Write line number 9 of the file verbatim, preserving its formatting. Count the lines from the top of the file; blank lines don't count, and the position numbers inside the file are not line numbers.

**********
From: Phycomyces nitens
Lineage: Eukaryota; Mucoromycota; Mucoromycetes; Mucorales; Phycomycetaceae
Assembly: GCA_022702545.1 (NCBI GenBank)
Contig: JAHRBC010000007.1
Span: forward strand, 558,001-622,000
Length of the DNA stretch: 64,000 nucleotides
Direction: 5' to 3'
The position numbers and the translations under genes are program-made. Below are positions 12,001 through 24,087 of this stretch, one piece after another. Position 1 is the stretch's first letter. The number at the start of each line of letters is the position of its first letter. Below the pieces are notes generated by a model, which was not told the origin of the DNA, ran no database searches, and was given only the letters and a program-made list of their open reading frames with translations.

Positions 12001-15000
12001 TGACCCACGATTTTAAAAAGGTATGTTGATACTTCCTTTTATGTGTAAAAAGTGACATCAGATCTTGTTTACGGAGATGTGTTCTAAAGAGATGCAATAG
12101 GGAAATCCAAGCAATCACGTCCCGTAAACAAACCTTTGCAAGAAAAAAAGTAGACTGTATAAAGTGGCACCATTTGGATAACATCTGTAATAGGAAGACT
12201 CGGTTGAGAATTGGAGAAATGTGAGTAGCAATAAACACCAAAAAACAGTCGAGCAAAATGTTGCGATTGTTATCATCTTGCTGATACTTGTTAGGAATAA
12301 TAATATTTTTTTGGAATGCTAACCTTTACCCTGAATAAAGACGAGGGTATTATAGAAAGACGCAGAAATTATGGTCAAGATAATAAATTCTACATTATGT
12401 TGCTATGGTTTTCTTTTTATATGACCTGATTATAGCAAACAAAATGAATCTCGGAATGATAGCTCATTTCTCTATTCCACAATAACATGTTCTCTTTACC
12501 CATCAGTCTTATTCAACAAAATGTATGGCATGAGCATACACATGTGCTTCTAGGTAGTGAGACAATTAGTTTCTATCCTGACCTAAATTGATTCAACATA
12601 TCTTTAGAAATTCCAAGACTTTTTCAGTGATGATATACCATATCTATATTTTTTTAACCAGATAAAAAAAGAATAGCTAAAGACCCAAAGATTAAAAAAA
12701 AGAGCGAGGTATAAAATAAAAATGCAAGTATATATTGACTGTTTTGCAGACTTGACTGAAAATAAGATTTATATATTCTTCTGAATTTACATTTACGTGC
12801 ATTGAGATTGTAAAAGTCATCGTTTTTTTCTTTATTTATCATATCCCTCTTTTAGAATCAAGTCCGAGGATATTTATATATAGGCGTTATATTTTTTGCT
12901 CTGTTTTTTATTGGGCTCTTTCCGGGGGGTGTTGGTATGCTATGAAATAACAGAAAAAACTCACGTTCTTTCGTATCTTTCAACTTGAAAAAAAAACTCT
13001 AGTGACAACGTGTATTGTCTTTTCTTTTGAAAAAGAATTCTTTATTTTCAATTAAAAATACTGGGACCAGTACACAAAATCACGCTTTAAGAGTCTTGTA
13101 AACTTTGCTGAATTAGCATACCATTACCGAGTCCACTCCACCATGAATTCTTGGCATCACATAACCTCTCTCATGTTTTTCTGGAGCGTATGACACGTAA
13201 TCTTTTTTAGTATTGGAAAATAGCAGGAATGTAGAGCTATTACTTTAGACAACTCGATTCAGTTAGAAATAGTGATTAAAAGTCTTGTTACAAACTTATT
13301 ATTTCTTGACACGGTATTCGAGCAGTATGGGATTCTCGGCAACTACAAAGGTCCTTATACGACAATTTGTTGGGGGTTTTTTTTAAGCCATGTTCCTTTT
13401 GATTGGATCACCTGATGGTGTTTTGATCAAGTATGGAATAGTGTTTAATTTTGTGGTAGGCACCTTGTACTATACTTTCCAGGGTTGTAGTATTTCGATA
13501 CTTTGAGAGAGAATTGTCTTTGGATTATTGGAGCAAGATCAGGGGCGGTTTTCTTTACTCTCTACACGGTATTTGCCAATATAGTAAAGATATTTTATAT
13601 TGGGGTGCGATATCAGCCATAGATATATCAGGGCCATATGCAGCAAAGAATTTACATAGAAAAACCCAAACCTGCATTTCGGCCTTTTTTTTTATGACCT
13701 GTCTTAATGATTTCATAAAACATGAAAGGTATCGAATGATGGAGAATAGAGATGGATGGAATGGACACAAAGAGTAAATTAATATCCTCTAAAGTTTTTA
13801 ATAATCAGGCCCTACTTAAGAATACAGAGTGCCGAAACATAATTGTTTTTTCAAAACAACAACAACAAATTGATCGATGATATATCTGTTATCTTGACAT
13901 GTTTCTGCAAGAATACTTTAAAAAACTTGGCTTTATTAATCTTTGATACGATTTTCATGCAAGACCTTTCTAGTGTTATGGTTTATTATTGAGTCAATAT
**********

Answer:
Positions 12001-15000